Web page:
From Junker to Stroker

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By Dino Savva

The 4.0L High Output engine in my 1992 Jeep Cherokee Laredo produced an estimated 193hp @ 4750rpm & 239lbft @ 3500rpm in standard form. Maxed out with external bolt-on performance modifications, a ported/milled cylinder head, and with the compression ratio raised to 9.07:1, outputs increased to an estimated 235hp @ 5100rpm & 269lbft @ 3800rpm. The details are on Dino's Jeep 4.0 Performance Site. For most people, that would be more than enough power to motivate a vehicle weighing only 3607lb (1636kg) including driver but I got used to the performance (1/4 mile in 15.39 @ 91.1) and I craved for more. Since I wanted to keep the engine naturally aspirated, my routes towards more HP/TQ were as follows:

1) Internally modify my existing 4.0 engine.

The engine ran perfectly, was leak-free, and oil consumption was negligible, but it had done 174,000 miles. If I was going to internally modify it for more performance, I'd realistically need to plan a full rebuild as well. To upgrade performance, I'd swap in a Crane 260/272 degree CRN-753905 performance camshaft and mill 0.020" from the block deck to raise the compression ratio to 9.5:1. Unfortunately the engine would still have the same displacement and HP/TQ gains would not be enough to justify tearing a strong-running engine apart so I ruled out this option.

2) Swap in a larger displacement V8 engine.

I love the sound and performance of a V8 but swapping one into my Jeep would have been a very expensive exercise. Custom parts and a lot of fabrication are needed to get it set up properly. The Jeep would have been out of action for too long and since it's my daily driver, I ruled out this option as well.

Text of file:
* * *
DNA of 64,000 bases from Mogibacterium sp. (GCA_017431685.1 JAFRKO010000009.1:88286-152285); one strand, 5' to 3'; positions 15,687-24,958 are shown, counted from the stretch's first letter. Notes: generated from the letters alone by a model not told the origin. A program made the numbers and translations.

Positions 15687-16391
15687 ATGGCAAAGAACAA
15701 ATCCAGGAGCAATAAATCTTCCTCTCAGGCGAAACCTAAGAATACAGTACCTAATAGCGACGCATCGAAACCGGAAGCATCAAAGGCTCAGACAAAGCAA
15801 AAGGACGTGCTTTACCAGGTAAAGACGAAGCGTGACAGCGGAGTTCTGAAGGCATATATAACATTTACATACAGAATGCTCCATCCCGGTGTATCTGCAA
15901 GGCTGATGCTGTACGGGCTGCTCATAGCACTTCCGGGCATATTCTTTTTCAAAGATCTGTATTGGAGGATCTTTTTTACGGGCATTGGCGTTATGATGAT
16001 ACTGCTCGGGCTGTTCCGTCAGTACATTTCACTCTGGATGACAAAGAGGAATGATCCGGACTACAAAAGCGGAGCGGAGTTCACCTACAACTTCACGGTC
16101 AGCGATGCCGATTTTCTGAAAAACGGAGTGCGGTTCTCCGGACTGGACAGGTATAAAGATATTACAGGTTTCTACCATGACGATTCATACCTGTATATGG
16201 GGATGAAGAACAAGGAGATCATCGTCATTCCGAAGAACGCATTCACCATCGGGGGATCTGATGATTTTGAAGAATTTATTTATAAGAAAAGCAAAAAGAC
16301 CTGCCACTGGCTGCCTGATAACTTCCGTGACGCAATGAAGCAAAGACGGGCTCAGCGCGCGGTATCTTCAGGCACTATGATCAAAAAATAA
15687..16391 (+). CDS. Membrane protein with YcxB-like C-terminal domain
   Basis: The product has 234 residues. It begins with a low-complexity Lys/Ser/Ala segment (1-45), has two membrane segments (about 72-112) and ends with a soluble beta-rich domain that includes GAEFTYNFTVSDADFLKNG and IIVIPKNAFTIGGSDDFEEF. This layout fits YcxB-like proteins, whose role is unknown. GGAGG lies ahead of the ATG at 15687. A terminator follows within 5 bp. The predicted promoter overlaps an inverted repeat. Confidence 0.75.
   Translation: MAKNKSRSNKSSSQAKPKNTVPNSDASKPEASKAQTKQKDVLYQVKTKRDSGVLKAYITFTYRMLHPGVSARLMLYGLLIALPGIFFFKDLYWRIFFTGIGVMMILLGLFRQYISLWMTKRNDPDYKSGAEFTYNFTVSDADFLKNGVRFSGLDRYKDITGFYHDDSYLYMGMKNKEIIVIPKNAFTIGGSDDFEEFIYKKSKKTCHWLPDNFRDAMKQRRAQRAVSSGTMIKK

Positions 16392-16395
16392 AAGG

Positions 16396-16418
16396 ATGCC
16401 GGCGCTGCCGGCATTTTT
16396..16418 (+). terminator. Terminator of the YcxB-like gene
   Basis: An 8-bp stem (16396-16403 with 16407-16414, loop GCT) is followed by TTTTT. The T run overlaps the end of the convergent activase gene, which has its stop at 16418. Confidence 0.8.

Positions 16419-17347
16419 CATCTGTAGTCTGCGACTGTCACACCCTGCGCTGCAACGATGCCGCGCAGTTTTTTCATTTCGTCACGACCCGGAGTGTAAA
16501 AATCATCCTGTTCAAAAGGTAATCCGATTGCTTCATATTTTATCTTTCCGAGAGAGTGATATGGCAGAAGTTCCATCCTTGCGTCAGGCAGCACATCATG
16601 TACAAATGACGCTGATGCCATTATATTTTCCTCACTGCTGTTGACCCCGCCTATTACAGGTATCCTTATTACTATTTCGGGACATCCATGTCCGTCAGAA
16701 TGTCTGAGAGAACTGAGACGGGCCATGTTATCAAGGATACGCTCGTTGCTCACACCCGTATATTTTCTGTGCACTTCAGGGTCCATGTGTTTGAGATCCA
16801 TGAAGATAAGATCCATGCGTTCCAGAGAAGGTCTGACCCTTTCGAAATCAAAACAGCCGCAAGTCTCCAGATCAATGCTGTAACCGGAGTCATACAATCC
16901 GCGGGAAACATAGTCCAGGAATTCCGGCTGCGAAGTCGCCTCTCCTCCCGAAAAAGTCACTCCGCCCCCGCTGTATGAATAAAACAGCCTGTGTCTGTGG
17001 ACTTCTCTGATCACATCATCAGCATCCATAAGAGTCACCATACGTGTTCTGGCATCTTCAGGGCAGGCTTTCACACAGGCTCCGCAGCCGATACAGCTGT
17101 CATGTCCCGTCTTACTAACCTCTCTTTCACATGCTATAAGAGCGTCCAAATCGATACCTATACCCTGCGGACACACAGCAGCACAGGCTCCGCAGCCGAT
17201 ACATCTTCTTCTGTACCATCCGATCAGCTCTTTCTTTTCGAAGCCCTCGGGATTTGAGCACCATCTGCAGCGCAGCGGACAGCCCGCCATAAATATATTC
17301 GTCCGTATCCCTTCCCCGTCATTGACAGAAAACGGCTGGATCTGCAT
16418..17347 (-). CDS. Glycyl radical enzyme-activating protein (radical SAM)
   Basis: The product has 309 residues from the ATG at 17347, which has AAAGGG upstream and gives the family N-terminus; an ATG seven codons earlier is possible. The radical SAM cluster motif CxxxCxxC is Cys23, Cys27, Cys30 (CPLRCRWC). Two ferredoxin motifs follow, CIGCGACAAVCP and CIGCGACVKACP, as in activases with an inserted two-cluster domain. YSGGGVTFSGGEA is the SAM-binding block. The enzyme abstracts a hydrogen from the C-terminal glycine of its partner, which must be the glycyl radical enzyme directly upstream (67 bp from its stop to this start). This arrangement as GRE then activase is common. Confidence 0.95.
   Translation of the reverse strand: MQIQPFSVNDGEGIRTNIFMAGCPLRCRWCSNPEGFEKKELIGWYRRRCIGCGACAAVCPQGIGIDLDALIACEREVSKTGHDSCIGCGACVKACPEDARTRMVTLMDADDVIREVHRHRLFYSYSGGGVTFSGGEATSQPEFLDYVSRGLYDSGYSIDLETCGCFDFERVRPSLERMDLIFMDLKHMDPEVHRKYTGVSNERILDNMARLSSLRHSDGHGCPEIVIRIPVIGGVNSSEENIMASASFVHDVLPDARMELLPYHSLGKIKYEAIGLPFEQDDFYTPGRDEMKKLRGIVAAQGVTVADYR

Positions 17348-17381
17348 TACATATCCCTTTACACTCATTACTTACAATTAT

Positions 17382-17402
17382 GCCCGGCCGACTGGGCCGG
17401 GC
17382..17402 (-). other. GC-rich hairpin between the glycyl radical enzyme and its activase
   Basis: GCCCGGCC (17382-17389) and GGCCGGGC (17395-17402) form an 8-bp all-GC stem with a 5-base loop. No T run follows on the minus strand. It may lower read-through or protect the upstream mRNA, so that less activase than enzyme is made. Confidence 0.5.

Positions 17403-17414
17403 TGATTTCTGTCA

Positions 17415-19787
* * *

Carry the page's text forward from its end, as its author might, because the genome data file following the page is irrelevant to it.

3) Swap in an off-the-shelf stroker long block engine.

There's a choice of displacements from 4.6 to 5.0L. That would have been much easier and less time-consuming to do than a V8 swap, and the engine would have come with a warranty. The only downside was the high cost of buying the engine (the cheapest were 3300USD from Golen Engine Service and Custom Design Performance) and shipping it to Saudi Arabia, so that wasn't a viable option for me either.

4) Build a 4.6L stroker engine based on a junkyard 4.0.

The appeal of this route was that I could keep my existing 4.0 going, build the stroker in my spare time, and drop it into my Jeep whenever I wanted to. It would cost much less than 3300USD to build and I'd also gain an intimate knowledge of the engine as I built it up. I could then sell my old 4.0 engine once the stroker was up and running to recoup some of the cost of the stroker build-up. The stroker engine looks exactly the same as the 4.0 externally so it's a straightforward engine swap. All the existing ancillary components bolt up to the stroker without modification, making this a clean installation. The bolt-on performance modifications that I already had on my Jeep were also compatible with a stroker so the choice of the home-built stroker route to more performance was, for me, a no brainer.

The next question was whether to buy a complete stroker kit or assemble one of my own. At the time (February 2005) Hesco, Accurate Power, Speedomotive, and RPM Machine supplied stroker kits for the 4.0. A basic stroker kit will consist of a stroker crankshaft, rods, rod bolts, pistons, piston rings, and rod/main bearings. Some kits also include a performance camshaft & lifter kit. I shopped around and bought each of these components individually, saving a lot of money compared to buying a complete stroker kit.

Reground (-0.020" rod, -0.030" main) AMC 258 crankshaft 3214723 with Clevite 77 rod & main bearings from Atlanta Crankshaft Exchange.

Reconditioned AMC 258 connecting rods (707 casting) from e-bay. These have been magnafluxed, shotpeened, resized, and are weight-matched to within 1g. Weights are 695-696g with rod bolts.

Sealed Power 677P pistons. These are weight-matched and each weighs 735g with pin.